This Week: Space Falcons and Solar Sails

11 06 2010

It’s with no small sense of excitement that I report two important developments this past week.  First, of course, is the successful inaugural flight of the Falcon 9 rocket I’ve been following for some time now (herehere, and here).

Liftoff of the Falcon 9 from Cape Canaveral, June 4, 2010. Credit: SpaceX

As the frontrunner corporate replacement for NASA’s retiring Space Shuttle, Space Exploration Technologies (SpaceX) has proven with this launch that they have the right stuff.  Their proprietary Merlin-class engines, Falcon series rockets, and their Apollo-styled Dragon spacecraft are primed to keep the good ol’ USA in the space transportation game through the transition, lessening our reliance on Russia’s (Energia’s) Soyuz and Progress spacecraft.  Details of the Falcon 9 launch include what SpaceX claims is an “orbital bulls-eye” -a near-perfect circular orbit at an altitude of 155 miles- and a wealth of aerodynamic data during ascent that they will use to refine future launches.  If you haven’t seen it, check out a high-def video of the launch here.

IKAROS solar sail partially unfurled last week. Credit: JAXA

Secondly, I’d like to applaud the Japanese Aerospace Exploration Agency’s (JAXA‘s) recent successful full deployment of their IKAROS (Interplanetary Kite-craft Accelerated by the Radiation Of the Sun) spacecraft’s solar sail.  (An illustration showing this process can be found here.)  The breakthrough craft, which was launched in late May, employs a hybrid sail intended to use solar radiation as a passive means of propulsion as well as a source of electrical power.

IKAROS is now on its way toward our sister planet, Venus.  During the next six months, JAXA researchers will step on the gas, orienting the sail for maximum acceleration to see how fast they can get IKAROS to go.  Should the light weight and utterly practical technology prove successful, look for similar systems to begin showing up on future spacecraft.

In all, a very exciting time, with much more on deck.  Stay tuned.

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5 responses

15 06 2010
Andrew Emmett

It’s an exciting time to be following all the space events and related activity. I don’t know why more people are not interested. It is simple incredible what is achieved.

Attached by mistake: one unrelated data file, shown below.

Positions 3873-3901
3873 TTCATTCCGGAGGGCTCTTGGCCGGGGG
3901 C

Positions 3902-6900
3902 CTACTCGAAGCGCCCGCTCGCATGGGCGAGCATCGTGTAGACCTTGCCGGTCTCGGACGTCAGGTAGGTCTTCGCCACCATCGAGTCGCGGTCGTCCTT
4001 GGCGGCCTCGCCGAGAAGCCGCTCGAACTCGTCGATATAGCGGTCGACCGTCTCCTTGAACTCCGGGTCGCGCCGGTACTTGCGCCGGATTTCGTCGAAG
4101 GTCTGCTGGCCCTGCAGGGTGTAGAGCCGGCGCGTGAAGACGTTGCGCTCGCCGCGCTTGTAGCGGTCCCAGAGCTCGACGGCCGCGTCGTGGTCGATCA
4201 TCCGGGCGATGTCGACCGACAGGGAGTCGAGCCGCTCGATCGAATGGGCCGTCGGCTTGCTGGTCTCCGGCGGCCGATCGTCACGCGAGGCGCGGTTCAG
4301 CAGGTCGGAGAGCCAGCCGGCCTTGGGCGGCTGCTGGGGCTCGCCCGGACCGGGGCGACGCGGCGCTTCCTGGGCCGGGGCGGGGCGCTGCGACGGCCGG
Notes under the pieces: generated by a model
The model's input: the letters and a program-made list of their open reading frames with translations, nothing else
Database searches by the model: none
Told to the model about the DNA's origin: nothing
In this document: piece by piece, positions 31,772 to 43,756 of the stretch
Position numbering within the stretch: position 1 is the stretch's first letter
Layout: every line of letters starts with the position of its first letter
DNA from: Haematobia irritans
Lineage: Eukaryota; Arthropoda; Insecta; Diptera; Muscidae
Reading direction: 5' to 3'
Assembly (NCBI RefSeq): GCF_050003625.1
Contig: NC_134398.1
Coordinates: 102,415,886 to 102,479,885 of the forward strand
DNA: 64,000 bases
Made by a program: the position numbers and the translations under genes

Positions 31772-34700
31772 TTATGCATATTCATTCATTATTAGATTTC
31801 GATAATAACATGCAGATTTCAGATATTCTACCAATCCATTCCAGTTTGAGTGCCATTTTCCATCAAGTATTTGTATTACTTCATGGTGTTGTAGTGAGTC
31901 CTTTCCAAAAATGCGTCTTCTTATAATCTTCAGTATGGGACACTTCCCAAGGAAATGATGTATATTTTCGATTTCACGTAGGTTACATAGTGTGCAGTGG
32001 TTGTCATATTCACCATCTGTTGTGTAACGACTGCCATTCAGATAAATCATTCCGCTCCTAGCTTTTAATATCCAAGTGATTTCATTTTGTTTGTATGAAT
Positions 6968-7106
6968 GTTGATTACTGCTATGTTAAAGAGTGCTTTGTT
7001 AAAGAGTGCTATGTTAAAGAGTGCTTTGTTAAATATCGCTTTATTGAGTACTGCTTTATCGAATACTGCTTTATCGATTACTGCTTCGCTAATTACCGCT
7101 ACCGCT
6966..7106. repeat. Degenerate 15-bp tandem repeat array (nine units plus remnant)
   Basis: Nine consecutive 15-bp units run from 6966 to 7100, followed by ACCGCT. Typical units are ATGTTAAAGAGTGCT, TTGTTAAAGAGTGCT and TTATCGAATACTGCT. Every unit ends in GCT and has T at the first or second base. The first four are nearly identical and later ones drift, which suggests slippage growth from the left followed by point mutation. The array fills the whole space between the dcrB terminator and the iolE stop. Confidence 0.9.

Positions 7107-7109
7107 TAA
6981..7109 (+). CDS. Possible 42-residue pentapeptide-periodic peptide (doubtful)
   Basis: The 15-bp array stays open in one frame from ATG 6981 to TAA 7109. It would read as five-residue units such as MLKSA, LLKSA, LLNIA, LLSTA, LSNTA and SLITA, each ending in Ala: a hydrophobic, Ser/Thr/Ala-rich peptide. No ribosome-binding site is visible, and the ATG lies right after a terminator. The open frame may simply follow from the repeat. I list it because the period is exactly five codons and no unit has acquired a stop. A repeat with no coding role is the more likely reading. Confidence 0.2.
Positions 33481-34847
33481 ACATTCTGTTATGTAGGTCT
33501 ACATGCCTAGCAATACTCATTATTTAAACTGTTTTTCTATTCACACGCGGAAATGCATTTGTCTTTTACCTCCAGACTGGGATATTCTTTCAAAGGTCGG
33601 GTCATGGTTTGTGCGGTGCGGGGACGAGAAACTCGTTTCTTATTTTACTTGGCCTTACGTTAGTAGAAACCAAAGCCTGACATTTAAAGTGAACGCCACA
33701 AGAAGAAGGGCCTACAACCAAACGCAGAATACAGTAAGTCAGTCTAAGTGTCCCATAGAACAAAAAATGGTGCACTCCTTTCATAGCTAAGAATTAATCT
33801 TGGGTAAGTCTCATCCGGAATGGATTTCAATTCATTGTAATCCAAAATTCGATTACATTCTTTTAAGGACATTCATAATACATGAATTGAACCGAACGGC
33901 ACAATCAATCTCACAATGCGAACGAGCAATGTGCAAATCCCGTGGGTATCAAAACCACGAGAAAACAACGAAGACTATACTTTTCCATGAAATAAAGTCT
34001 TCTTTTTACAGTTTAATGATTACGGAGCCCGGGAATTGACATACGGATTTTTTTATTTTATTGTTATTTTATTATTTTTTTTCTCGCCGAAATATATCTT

Today we have the Soyuz rocket launch and I think a couple of satellites are going up earlier in the day also.

So much going on, with amazing data be collected. Quite hard to keep up with it all!

16 06 2010
astrowright

I share your frustration – why isn’t this stuff on the evening news every night?? I don’t think it’s that people aren’t interested – I think it’s that people are not exposed. The media is plenty good at making things exciting if they deem it worthy. That may be the real final frontier – finding a way for space science to break through the media wall.

Thanks for reading!

16 06 2010
Andrew Emmett

Your right about the media. Especially I guess due to the complex nature of why these missions occur. Though I wish more was taught in schools also, perhaps that will change over time.

I like your take on the subject ‘ the real final frontier’. Well your doing your part to work towards breaking down the barriers and spreading the news and information.

Best Regards

17 06 2010
astrowright

Andrew –

Thanks for the comments and for the continued reads! I too partially fault public education for a lack of interest in space science, but it isn’t teachers’ failures. The problem in my view is much higher up. To really address the problem, I think we need to re-inspire corporations and public marketing to take up the space exploration banner once again, helping paint the latest innovations, from cars to laundry machines to liquor, as part of a future amongst the stars. Just an idea, anyway. Two cents.

Cheers,
Ben

6 07 2010
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